The offering is not a free market exchange process in which we exchange labor for pay and pay for goods and services. Itís an organic, ecological process of growth.† We are like potted plants that the master gardener is preparing for a special and beautiful place in a new creation He is planting, and giving as an act of worship is part of the process by which God nourishes and feeds us so that we may grow into a plant ready to be taken from the pot and deeply rooted in good soil.

In the tangible realm we are still part of the old decaying creation.† The blessings God has given us in this world are indeed good and useful for life, and love and re-creation, and we should offer thanks for them, but unless we want to become root bound in this pot of flesh we must cease clinging to those things which are impermanent and exchange them for permanent things.

We give gifts to our children that are appropriate to their maturity.† It is in the act of giving to God in worship that He matures us and enables us to put away childish things so that we can receive even greater things.† Itís as if He is continually taking us from smaller pots and putting us in larger ones.† The seed He planted in baptism He nurtures and cultivates and nourishes in worship, all of worship from thanksgiving and confession, praying and listening, eating and drinking, giving and serving.

When we cheerfully and freely give back to God what He has first given to us we are telling Him ďI get it!Ē† Itís a humbling, joyful and hungering process.† Itís humbling because we first have to understand that we donít deserve any of it, not even the most simple, essential gifts necessary to sustain physical life.† Itís joyful because once we understand that we deserve none of it we donít have to struggle to earn any of it, because we know we canít, and we donít have to fight to keep any of it becauseÖwe know we canít.† Itís hungering because once weíve had a taste of Godís grace we want more, and we want it fully, in greater measure; we humbly and joyfully thirst for it like a deer panting for water.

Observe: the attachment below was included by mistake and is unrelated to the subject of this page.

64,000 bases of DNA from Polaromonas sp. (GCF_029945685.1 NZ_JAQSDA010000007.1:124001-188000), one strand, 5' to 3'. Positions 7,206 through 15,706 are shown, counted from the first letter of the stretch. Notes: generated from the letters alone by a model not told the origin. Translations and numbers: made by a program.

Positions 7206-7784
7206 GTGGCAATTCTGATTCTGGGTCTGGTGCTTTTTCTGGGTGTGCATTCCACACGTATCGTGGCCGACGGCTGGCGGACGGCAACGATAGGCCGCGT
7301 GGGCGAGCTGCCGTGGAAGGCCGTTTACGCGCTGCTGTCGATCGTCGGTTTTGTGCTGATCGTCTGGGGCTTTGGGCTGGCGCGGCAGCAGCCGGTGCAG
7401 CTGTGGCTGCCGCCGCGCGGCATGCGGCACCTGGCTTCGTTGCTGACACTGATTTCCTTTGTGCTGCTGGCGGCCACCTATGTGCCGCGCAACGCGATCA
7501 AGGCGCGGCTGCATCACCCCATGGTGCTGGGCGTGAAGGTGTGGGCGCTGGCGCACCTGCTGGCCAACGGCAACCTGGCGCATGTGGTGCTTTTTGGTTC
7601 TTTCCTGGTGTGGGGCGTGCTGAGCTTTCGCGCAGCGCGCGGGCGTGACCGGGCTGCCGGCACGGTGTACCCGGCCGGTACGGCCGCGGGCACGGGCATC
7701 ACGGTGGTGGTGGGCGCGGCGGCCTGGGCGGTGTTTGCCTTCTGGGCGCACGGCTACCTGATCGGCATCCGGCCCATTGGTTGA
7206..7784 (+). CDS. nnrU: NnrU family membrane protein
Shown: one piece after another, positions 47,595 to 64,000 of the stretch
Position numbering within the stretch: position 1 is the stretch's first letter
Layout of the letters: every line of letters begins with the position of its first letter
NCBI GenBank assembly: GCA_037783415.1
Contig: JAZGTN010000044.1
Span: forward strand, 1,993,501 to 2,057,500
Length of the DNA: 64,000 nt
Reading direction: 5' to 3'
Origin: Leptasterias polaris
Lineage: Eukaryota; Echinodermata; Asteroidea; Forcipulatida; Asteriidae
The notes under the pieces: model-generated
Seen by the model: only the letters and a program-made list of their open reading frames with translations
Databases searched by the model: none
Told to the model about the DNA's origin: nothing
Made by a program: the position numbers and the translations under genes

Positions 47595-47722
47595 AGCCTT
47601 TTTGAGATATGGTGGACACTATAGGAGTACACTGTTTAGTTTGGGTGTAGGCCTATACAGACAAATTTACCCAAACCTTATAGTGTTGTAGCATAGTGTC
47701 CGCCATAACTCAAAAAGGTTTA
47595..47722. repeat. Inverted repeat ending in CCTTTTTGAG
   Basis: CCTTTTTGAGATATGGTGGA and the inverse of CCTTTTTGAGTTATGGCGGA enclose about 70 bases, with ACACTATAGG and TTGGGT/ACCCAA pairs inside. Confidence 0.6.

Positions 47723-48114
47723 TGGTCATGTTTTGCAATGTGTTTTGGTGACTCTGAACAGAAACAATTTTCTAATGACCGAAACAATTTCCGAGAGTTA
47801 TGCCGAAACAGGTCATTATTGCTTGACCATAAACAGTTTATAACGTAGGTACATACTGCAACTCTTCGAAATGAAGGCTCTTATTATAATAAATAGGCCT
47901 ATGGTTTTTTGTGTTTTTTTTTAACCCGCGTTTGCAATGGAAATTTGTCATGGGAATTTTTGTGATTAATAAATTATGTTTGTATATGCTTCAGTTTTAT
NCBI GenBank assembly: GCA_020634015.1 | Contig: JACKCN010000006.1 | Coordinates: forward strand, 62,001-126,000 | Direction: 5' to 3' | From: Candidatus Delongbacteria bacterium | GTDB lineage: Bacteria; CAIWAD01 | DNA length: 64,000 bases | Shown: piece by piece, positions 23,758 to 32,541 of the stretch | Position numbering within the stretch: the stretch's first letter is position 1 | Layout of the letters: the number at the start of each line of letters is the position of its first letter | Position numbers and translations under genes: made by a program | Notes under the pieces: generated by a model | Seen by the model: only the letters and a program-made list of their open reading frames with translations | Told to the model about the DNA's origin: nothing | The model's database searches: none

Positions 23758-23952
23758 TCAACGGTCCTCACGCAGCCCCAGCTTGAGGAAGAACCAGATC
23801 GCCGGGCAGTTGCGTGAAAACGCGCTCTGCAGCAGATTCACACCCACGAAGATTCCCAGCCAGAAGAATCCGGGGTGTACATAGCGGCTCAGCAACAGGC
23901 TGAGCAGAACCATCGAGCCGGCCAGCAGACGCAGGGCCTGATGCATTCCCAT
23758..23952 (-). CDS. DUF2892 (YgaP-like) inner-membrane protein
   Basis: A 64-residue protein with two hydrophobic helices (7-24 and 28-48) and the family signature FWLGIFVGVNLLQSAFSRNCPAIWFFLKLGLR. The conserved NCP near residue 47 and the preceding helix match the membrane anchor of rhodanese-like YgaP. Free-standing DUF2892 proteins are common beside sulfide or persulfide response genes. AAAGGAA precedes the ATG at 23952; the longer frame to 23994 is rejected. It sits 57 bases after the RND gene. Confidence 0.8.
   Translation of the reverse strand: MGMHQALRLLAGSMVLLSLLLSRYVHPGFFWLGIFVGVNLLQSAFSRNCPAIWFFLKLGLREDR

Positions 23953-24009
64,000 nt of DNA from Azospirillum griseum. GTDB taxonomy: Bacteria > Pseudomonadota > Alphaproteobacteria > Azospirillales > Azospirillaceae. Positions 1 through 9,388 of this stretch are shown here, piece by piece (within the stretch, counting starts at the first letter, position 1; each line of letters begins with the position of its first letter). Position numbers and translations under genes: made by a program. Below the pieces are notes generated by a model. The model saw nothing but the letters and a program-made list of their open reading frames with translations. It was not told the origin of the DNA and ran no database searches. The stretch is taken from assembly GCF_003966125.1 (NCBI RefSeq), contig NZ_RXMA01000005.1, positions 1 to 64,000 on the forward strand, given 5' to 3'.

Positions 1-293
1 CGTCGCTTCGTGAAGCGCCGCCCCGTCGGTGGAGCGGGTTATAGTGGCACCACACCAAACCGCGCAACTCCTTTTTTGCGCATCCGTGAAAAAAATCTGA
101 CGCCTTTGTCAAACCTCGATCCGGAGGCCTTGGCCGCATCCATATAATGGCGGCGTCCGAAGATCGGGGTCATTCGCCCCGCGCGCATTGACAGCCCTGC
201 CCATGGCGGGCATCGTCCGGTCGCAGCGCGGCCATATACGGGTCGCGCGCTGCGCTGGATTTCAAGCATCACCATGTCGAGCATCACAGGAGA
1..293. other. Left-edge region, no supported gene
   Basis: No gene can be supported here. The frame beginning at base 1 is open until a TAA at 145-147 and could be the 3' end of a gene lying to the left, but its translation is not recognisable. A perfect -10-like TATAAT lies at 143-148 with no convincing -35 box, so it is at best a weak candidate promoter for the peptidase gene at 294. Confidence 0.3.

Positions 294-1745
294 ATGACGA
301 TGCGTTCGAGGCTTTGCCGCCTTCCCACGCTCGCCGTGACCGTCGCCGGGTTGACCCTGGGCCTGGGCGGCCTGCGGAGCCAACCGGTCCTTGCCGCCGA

In giving we grow to want the things we cannot earn but which we can keep, eternally.† We give to God not because we have anything He needs but because He has everything that we will ever need, in this world and the world to come. In giving we become imitators of Christ.† It is precisely through imitation that children learn and grow.† When we do not freely and cheerfully give we are not keeping anything from God; we are keeping Godís grace from fully maturing in ourselves.

And yet, we all know that the most precious gifts we have to offer are not tangible.† Imagine a relationship in which we never gave those we love our attention, approval, or affection.† But, being the frail creatures of the tangible world of sense that we are, when we freely and joyfully give tangible gifts to one anotheróbe it a photograph, a hug or love noteówe are able, by doing so, to also give them intangible gifts.

While the offering is not a sacrament it does share this in common with them: The offering is one of the worship events in which the tangible intersects with the intangible. In giving our tangible gifts to God as an act of worship we open ourselves to receive the intangible gifts of His grace and love, and in doing so we grow, we are transformed more and more into His likeness until we are ready to be taken from our pots and planted in a garden that will glorify Him.† Thanks be to Him to whom all glory is due, now and forever.† Amen.